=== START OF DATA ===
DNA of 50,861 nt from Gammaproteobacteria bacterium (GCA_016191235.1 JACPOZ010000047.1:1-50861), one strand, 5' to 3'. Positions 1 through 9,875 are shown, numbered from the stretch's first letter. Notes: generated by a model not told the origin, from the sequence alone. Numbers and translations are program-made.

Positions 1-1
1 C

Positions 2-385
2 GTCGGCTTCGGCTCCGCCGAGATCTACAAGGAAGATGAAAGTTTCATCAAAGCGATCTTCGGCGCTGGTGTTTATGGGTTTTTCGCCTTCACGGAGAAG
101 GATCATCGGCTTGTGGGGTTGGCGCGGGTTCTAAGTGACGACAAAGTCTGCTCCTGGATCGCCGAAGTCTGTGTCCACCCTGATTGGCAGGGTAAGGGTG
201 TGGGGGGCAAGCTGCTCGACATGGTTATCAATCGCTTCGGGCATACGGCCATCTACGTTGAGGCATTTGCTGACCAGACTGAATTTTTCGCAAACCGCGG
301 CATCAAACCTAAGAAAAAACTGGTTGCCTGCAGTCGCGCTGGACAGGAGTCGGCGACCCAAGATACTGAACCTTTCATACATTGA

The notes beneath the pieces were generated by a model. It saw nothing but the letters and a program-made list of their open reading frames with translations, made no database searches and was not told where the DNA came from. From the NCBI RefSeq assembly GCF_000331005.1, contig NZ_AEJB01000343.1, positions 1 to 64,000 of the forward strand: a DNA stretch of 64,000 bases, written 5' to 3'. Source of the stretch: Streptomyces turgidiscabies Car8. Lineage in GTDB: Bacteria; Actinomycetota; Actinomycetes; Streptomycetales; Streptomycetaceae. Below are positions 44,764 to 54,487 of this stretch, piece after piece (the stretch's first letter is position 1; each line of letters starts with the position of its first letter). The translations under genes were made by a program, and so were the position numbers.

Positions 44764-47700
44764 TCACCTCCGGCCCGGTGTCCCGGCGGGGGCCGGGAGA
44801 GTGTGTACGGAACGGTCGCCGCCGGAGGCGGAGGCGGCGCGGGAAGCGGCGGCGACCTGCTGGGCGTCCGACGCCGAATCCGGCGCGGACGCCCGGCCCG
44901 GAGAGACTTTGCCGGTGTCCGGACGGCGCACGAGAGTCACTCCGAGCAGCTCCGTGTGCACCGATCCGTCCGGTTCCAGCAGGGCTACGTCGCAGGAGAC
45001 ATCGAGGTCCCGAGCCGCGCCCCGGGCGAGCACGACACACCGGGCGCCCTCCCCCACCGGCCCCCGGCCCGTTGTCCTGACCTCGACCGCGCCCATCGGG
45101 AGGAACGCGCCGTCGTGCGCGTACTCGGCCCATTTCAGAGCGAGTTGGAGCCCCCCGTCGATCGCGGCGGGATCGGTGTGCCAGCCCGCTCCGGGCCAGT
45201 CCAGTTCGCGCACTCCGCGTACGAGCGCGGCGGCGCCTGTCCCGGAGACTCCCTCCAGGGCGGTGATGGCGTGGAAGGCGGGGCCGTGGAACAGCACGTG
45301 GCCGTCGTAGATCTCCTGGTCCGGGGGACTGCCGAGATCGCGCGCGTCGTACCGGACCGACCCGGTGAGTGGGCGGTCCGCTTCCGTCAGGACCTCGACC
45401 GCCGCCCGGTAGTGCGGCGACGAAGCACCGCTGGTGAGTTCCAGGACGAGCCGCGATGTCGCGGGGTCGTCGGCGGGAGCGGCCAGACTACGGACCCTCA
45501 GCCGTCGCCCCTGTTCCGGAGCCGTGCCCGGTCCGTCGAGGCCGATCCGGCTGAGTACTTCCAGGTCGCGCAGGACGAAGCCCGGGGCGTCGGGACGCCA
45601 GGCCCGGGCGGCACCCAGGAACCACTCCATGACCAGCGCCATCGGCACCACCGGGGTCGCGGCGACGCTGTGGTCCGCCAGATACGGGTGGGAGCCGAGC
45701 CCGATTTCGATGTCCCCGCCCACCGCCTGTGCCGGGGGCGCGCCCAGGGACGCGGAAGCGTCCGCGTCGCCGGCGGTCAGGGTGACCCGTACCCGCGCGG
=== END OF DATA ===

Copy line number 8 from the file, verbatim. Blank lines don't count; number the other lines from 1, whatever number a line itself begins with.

301 CATCAAACCTAAGAAAAAACTGGTTGCCTGCAGTCGCGCTGGACAGGAGTCGGCGACCCAAGATACTGAACCTTTCATACATTGA